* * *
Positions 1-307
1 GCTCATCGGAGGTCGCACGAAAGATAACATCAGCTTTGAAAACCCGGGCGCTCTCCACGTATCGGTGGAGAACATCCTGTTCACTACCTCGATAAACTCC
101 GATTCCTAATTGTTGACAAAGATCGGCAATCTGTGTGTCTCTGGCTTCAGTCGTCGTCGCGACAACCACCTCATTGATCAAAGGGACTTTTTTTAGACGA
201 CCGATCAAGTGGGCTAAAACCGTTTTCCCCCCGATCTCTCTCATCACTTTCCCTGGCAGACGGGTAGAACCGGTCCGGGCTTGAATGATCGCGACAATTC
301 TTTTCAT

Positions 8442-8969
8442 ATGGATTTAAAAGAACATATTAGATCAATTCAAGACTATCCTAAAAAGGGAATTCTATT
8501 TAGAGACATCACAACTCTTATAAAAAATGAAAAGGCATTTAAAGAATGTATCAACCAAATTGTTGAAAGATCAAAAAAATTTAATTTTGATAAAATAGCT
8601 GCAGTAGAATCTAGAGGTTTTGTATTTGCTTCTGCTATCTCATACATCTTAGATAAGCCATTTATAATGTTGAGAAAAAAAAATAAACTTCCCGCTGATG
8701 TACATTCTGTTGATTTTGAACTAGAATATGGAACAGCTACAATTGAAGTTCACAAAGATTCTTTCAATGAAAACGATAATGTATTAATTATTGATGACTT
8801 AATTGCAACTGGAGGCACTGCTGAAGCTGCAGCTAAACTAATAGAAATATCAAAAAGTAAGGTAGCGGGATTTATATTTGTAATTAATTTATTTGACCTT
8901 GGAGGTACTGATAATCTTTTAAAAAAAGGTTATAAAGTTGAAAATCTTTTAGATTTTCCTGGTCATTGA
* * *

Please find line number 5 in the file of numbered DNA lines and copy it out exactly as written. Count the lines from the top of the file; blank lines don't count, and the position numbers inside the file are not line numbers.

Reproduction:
301 TTTTCAT